You can contact us 24 hours a day, 7 days a week via phone at 8885294543, by e-mail at or by clicking the button below:

So, how do you optimize?

Read the regulations SEAD-3 and SEAD-4 before you apply, and every year thereafter until you die. Agency regulations can be poorly written or hard to find; the Director of National Intelligence (DNI), who is the President’s point person on whether you can work for or with the federal government, has put it all in two very concise and well-written directives. You may not be a spy, but if you are in the executive branch, the DNI determines the policy for your clearance.

Be careful about “wisdom” from friends and the Internet; everyone’s advice is rooted in their own Security experience, and your experience may not be their experience.

Communicate with Security by email; keep a record of your communications.

Be precise and on time in your submissions. Be ready to apply before you apply. Take your time filling out the forms. Get advice and counsel from professionals.

Retain copies of all documentation received and sent to Security.

If you decide to lie or omit on a security form or in an interview, you have made a business, not a legal, decision. That is a business decision you will have to protect for life. No case is sadder than the federal clearance holder, mid-30s or early 40s, with a spouse and family, who has to take a polygraph with an adjudicated lie still haunting a SF86 filed decades before. Blood in the water for sharky polygraphers.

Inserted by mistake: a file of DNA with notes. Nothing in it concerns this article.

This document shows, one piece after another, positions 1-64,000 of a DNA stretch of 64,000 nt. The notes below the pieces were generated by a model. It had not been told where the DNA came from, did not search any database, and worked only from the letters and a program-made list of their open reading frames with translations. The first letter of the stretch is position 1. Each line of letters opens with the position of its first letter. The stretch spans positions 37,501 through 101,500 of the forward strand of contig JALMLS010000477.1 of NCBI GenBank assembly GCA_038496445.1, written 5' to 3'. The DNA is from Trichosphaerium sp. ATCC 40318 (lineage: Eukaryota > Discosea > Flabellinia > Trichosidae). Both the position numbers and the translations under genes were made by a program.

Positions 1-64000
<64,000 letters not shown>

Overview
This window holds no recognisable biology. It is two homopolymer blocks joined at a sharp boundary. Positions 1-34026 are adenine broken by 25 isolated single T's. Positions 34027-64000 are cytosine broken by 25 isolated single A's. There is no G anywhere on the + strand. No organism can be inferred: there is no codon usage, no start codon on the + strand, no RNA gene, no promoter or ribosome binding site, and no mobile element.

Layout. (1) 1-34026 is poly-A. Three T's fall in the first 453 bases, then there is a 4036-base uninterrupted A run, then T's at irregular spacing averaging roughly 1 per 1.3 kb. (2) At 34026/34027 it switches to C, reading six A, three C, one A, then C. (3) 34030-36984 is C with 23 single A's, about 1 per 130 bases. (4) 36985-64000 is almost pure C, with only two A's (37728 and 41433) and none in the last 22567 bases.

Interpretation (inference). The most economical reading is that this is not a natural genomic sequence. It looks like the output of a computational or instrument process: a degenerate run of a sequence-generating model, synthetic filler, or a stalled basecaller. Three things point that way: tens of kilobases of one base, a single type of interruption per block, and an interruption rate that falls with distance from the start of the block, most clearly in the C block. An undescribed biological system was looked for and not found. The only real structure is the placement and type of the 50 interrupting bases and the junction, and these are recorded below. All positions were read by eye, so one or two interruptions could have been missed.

Do not conduct a whisper campaign in the office or around town attempting to speed up your processing. Communicate through Security and do so with counsel. Whispers are gamers, and gamers are not trusted.

First-time applicants ought to be careful about applying to the CIA, FBI, or NRO. Those Security offices have very long wait times for reasons specific to each institution.

First-time applicants ought to be very careful about applying for a clearance that requires a polygraph. The polygraph process is, in part, about determining your response to questions through a machine; it is also a review of how you interact with Security. It is better to already be within the Security system, listening to mentors and watching the process, and then sit for a polygraph.